An image that has cropped up repeatedly in contemporary feminist protests is that of groups of women in red robes, accessorised with white headdresses, shaped so as to hide the face away. These “handmaids” protesting the systemic removal of reproductive and other rights of women have taken inspiration from Margaret Atwood’s The Handmaid’s Tale, a dystopian narrative located in a totalitarian theocracy that has seen the collapse of democratic structures and the establishment of a distinctly patriarchal order, which has (re)turned women into the property of men.
That book was published in 1985 and brought to a large audience, thanks to an author-sanctioned televised series, in 2017. The popularity of the novel, however, cannot be attributed solely to the web platform and a consequent looking back, as it were, from the series to the written word. The book posits a post-democratic world.
The growing rise of right wing political ideology, in the US and elsewhere, and successive attempts at changing policy so as to further marginalise minorities fit in only too well with Atwood’s vision of what totalitarian regimes look like, creating an instant connection with all those attempting to have their voices heard. Hailed as a prophet of our times for what has been called prescience by readers and critics alike, Atwood has finally given the world and its red-robed sisters a sequel that builds on the discomfort she has already made her readers sit with ever so long.
Everything is political
The launch of The Testaments has been one big worldwide party. The author did a reading at Waterstones, London, and rang a bell at midnight (or, as she in her blisteringly honest style pointed out, a minute past midnight) to declare sales open. Neil Gaiman, as well as Jeanette Winterson (the author of Frankissstein), and Elif Shafak – both of whom are competing for this year’s Man Booker Prize alongside Atwood – have all been active, enthusiastic publicists.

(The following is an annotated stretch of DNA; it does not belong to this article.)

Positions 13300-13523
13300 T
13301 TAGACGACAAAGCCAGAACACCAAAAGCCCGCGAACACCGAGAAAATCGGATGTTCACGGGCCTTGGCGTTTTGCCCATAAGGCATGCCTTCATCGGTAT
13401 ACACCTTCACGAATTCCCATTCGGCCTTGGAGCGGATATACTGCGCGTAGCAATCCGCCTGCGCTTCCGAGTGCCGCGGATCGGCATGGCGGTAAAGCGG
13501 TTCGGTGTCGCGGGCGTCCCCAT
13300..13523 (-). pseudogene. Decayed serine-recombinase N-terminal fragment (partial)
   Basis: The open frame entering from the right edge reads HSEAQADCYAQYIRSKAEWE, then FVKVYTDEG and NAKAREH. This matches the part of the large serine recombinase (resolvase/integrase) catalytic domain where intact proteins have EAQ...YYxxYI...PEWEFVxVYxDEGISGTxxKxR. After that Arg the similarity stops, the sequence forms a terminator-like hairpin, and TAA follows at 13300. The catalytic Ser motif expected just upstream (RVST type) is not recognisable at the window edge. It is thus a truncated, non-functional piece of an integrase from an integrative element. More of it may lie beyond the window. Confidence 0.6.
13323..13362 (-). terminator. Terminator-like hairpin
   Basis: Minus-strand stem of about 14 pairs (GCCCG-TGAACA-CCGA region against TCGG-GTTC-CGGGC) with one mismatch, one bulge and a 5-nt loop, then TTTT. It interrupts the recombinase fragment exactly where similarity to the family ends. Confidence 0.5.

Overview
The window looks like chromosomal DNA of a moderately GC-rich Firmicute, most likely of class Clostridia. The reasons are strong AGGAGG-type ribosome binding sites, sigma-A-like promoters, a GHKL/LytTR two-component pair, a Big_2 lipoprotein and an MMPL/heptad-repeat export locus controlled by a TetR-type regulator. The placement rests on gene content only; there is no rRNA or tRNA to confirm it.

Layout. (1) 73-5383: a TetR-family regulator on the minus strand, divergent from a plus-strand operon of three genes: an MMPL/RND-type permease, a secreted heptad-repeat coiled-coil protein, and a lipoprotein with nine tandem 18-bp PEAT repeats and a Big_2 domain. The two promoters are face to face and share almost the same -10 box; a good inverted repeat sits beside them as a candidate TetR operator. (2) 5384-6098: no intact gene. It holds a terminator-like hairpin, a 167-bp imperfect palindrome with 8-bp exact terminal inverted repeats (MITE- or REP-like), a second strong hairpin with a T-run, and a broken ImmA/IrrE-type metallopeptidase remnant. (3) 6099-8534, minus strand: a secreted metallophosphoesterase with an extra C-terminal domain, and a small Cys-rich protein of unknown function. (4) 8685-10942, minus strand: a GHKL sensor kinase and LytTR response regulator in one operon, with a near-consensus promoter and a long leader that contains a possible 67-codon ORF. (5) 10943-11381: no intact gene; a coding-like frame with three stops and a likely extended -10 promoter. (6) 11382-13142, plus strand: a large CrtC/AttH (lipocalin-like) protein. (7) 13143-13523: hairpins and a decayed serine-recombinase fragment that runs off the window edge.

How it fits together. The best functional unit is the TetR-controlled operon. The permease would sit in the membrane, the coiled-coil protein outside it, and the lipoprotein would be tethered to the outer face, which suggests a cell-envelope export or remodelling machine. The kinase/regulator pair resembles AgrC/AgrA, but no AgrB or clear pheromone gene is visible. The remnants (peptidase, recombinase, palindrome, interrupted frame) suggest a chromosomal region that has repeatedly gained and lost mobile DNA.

There have been midnight launches in multiple cities, countdowns, long queues, and women dressed up in the now instantly recognised Handmaid Red. Closer home, pre-orders, tweets and instastories have been claiming much social media space. Rarely has a literary novel, replete with social and political critique, generated such a buzz. The reason perhaps, lies in that wonderful aphorism of our times: everything is political.
The events of The Testaments unfold some 15 years after what has been called the “cliffhanger end” of The Handmaid’s Tale. Having been born in 1939, at the very onset of the second world war, Atwood has spoken often enough of being a “war child”, born in totalitarianism, and therefore interested in narratives of how such political structures function and what growing up inside them is like. That difficult territory is exactly what the text sets out to explore.
A triad of voices
Handmaid’s Gilead showed us women stripped of rights, power, economic ability, even names, identified either by the roles they performed, or by the men they belonged to. Its protagonist, Offred (Of-Fred), doesn’t have a name, only a patronymic. She isn’t allowed to read or write and, as the epilogue tells us, her story comes to the reader as a series of cassette tapes, recorded while she is in hiding from Gileadean authorities. She is a womb, rented out to high ranking military men whose wives have been unable to conceive.
The sequel performs its first act of redressal and subversion by opening with a holograph by the authoritarian and hateful Aunt Lydia of Offred’s world. “Writing can be dangerous”, she says. Aunt Lydia writes in secret and, in an inversion of the reader’s expectations, writes her rebellion. There are two other narrative voices in the book – both young girls, both born to the eponymous handmaid of the first book.